Tim's major criticism goes back to the whole "midi-chlorian" explanation of the Force. In the second trilogy, Lucas created a religion and the Force was mystical. In the first trilogy, it's biological, and becoming an "angel" (as Ben did after ANH) is something you learn, not something you earn. And yeah, why didn’t we see Qui-Gon there at the end?
Jokabofe, I think R2 and 3PO have always been Abbott and Costello. I was just pleased they didn’t have the one-liners in this one that 3PO had in AOTC. I just wonder how Bail knew he could trust R2 not to say anything to anyone – obviously he wasn’t concerned with wiping R2’s memory banks. As for the banter during battles, I’ve never been in a war situation, but I work in the news business and when we have breaking stories, even tragedies, people make all kinds of joking comments. It helps relieve the stress.
Valin Kenobi, a lot of cineplexes use the same projector for multiple theatres, which would explain why the meltdown happened everywhere. Good thing they had an extra print lying around, or perhaps they just cut out the burned part and patched it. I heard about a problem with the 12:30 screening in Pensacola; thank goodness our screening went off without a hitch.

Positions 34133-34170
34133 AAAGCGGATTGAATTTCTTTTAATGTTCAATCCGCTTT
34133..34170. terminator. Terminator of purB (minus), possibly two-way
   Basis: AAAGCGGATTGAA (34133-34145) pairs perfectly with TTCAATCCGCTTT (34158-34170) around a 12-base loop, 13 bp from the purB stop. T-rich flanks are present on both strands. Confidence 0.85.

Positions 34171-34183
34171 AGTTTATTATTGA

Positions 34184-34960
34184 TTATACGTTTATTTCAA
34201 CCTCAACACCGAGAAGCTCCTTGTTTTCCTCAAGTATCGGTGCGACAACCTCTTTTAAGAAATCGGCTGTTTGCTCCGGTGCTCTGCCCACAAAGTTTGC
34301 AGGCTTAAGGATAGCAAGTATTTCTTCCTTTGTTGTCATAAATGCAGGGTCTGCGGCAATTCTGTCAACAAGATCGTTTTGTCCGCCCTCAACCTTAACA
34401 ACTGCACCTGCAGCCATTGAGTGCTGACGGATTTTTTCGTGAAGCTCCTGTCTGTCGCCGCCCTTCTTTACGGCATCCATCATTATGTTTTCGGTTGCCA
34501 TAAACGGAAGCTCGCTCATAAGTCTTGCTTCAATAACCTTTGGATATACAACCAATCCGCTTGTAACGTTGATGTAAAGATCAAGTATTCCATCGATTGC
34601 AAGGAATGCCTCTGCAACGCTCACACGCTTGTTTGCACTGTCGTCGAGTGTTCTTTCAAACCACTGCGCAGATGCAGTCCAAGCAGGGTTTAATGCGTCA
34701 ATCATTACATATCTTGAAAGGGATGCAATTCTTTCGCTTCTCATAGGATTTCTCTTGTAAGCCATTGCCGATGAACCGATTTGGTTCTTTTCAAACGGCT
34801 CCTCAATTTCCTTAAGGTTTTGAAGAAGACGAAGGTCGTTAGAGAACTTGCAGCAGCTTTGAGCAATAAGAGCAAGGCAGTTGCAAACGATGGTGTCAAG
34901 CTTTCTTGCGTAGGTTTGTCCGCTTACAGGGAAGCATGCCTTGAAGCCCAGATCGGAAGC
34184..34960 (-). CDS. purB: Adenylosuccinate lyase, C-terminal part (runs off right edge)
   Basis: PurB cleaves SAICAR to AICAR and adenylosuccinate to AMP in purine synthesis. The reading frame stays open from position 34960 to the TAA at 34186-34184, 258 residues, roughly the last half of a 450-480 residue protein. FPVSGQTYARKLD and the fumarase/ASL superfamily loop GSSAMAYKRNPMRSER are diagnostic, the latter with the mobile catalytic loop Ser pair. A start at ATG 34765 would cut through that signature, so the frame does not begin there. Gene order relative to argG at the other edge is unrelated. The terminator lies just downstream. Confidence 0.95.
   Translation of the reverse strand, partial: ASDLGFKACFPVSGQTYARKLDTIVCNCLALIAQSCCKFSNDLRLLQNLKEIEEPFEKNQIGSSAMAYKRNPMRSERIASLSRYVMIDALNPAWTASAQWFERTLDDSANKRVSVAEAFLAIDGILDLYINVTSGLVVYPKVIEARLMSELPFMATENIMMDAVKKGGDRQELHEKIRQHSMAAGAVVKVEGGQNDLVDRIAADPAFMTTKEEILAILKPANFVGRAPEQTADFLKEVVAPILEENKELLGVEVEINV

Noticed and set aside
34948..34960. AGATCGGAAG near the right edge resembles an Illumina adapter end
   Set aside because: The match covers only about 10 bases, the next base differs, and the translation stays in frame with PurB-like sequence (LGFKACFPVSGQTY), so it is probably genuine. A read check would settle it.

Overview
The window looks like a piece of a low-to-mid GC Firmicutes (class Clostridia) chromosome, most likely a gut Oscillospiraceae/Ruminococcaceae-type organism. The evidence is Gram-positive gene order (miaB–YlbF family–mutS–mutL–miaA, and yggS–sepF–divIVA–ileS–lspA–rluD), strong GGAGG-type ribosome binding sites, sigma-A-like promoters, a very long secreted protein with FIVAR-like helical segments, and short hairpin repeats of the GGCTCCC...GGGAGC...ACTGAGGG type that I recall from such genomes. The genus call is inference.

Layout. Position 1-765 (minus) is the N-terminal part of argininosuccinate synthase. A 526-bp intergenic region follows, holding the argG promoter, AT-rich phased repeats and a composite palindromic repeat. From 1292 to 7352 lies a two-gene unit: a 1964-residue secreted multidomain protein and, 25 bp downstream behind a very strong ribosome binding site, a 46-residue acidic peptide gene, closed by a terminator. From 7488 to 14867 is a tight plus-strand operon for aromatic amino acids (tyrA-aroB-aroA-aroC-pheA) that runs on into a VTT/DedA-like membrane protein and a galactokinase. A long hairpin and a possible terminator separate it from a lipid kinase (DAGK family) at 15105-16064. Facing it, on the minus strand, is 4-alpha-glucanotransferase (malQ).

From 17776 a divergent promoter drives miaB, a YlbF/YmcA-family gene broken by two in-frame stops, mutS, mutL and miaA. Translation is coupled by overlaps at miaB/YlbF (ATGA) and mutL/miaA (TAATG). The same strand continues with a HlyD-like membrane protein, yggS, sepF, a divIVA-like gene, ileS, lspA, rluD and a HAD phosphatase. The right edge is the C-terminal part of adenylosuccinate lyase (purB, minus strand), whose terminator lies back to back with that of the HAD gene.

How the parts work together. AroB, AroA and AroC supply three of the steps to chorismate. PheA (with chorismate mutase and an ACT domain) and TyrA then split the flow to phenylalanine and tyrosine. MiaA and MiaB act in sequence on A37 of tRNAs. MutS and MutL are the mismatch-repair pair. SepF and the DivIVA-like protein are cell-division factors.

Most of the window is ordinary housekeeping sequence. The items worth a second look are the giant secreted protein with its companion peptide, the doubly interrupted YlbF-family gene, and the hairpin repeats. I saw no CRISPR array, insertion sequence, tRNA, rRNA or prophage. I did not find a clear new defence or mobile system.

Herbert, I can see Anakin in the Vader suit in Episodes 4-6. The crying (mourning) will end soon, and he’ll simply be left with numbness, pain, and anger. To me, Ep3 explains why Vader was running around killing so many Imperial officers in ESB; he’s found out that his son is alive and he’s frustrated and angry because if he’d known that 20 years earlier, perhaps he could have changed his life. He feels more manipulated than he has in a long time. Or maybe I’m just reading too much into it. <G> (My husband said, too much is left to us fans to figure out or create our own explanations for.) I agree that the lightsaber fights are too fast – but that’s a complaint we have about many movie fight scenes these days. The fast-paced action that began with Ep4 has gotten more intense – every film wants to outdo its predecessors – to the point where you can’t tell what’s going on or appreciate the training and choreography that goes into a good movie fight.
Overall, I was very, very pleased with the film. I think it’s tied with “Empire” for second place (Ep4 will always be my favorite), and I might even like it a little better than ESB. I need to see it again. And again.